One Durbanite joining the Lord Nelson crew on Thursday isThokozani Mthoko Deajay Latha, a graduate of the Durban-based Sail Africa youthdevelopment programme. Deajay will be a member of the voyage crew for the nextleg of her journey to Kochi, India, along with Wandisile "Wadi" Xayimpi, who will represent Cape Towncharity, Izivunguvungu.Along with the rest of the crew, Deejay and Wadi will be undertaking pre-voyagetraining on Friday.
The Jubilee Sailing Trust has invitedthe two young South African sailors to take part in a leg of thecircumnavigation in order to support the development work of the two charities,which use sailing to help youngsters to develop their confidence andself-esteem to broaden their horizons.
Wadi said, "I think sailing the boat will be a challenge in itselfas I have never sailed on a tall ship before and there is a lot more rigging towhat I am used to. Being away from my family and friends will be one of my ownpersonal challenges."
The 24-year-old, whose ambition isto become a professional sailor or soccer player, continued, "Both a bowman[crew member who works at the front of the boat, often an exhilarating andexciting role] and a soccer player rely on their teams to win their race orgame. This trip will help me work with a new unfamiliar team, helping andlearning from each other."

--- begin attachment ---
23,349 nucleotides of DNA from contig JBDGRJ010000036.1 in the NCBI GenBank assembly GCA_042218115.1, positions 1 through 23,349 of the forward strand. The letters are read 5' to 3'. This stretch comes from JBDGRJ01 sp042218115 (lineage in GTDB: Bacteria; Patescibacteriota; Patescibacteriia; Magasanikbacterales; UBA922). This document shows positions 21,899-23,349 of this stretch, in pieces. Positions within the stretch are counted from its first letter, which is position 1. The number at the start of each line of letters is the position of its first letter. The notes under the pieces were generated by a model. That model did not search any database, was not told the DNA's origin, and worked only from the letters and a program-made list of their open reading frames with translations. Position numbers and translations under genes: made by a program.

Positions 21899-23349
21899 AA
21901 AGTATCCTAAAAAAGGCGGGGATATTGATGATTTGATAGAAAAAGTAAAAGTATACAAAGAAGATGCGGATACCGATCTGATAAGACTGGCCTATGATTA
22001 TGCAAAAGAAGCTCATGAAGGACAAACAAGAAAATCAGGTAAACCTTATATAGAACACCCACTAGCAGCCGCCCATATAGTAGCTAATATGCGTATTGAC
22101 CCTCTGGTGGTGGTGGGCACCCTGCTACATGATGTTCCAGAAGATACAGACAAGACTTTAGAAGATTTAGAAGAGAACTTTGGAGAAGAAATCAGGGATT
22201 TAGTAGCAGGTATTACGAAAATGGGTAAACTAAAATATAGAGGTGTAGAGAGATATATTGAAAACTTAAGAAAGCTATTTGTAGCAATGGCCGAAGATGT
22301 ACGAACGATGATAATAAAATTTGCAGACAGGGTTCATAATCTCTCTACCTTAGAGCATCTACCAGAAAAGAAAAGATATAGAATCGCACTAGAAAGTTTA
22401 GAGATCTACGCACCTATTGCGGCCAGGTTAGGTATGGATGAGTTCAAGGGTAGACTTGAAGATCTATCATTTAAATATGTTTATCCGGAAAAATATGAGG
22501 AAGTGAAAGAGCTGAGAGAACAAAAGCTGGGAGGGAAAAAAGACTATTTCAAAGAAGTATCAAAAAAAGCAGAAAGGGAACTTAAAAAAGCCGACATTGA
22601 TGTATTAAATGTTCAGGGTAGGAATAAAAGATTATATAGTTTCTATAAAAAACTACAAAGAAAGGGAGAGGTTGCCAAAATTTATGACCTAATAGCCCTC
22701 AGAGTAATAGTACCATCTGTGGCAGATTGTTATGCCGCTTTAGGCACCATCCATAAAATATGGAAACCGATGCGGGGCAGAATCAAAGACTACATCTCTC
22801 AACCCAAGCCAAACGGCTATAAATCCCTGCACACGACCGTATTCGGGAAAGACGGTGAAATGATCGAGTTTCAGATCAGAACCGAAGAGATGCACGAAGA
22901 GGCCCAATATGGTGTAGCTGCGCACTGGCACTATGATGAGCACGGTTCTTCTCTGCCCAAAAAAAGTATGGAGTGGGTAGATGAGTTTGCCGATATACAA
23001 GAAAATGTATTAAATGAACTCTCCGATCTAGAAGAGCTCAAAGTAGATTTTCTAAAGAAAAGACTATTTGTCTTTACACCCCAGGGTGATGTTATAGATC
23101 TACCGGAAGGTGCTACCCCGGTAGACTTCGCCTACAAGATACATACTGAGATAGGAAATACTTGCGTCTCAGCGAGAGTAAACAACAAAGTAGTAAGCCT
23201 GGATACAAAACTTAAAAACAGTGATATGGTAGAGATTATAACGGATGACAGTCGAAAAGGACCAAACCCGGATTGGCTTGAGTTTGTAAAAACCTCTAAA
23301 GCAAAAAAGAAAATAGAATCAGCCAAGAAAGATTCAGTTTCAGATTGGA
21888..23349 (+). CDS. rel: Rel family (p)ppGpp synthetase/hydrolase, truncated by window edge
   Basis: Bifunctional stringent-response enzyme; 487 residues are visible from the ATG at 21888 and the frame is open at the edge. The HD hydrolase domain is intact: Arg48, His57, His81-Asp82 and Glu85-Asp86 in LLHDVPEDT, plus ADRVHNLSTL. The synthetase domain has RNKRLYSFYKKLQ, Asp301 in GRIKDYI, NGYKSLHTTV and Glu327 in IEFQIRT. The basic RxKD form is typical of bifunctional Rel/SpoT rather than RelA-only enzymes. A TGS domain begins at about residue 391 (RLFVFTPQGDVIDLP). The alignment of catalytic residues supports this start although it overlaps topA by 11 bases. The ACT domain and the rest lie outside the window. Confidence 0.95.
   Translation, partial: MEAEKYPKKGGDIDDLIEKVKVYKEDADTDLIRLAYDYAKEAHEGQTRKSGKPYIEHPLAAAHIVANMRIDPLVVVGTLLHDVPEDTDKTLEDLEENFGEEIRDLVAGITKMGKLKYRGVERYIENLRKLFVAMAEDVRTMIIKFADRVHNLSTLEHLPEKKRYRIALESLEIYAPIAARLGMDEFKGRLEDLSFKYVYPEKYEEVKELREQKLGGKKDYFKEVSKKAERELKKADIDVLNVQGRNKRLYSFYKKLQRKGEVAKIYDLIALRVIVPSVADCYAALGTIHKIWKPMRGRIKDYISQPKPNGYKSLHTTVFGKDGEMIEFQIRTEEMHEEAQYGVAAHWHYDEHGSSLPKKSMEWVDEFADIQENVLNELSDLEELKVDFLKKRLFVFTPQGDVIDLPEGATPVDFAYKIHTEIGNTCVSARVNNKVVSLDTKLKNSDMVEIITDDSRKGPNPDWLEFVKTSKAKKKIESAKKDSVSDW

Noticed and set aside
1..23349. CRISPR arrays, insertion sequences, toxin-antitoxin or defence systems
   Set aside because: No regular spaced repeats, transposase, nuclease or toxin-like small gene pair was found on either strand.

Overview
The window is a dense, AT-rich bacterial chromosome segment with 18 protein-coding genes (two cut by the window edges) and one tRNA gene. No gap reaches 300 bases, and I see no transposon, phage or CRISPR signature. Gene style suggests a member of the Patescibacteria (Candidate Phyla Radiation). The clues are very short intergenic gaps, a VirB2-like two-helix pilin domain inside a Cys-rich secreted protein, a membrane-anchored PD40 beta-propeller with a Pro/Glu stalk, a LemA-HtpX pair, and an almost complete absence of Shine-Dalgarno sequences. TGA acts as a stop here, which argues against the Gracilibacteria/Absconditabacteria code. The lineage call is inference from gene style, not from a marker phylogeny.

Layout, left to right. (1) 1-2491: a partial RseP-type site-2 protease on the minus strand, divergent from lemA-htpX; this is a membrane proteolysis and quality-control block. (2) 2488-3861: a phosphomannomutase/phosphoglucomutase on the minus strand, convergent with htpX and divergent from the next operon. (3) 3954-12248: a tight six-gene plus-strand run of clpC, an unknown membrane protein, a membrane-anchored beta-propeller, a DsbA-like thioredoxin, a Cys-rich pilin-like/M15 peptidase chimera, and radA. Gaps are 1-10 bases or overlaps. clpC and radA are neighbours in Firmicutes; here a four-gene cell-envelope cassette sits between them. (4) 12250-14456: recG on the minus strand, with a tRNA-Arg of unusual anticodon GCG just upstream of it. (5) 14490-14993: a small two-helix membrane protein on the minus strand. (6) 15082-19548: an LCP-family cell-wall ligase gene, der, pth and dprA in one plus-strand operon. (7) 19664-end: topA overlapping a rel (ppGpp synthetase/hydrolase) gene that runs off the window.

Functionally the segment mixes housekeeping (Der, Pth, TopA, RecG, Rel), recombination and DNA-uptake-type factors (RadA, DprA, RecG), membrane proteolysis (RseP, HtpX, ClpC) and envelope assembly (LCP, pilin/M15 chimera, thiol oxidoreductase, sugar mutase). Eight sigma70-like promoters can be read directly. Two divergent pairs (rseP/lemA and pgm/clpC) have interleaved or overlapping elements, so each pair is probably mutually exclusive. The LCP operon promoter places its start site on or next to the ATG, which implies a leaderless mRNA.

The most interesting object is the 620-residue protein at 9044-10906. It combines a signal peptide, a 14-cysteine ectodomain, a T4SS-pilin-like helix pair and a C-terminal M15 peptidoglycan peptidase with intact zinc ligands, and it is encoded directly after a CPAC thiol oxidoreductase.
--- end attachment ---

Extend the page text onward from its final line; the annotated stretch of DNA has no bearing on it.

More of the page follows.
The Lord Nelson will remain berthed at O Shed, next to the N Shedpassenger terminal for the duration of the stopover in KwaZulu-Natal, until shesets sail for Kochi at 2pm on Sunday 3 March.
The ship embarked on her 23-monthvoyage from Southampton in the UK on Sunday 21 October, riding the wave ofsuccess enjoyed by the London 2012 Paralympic Games, and arrived in Rio deJaneiro, Brazil, on 9 December, before setting sail again for a secondtransatlantic crossing, this time to Cape Town, and a first-ever visit to SouthAfrica, arriving on 2 February.
During the almost two-year voyage, theLord Nelson will make four Equatorcrossings, log 50,000 nautical miles and visit 30 countries on sevencontinents. The journey is unique due to the people who make up the voyagecrew: all of them have stepped out of their everyday lives to participate, allof them refusing to be limited by disability or self-imposed comfort zones tobecome part of a round the world crew.
Norton Rose, which has an office inDurban, is supporting this unique global voyage under their banner of "Allabilities. All aboard." The international legal practice supports the JubileeSailing Trust’s values of diversity, inclusion and integration.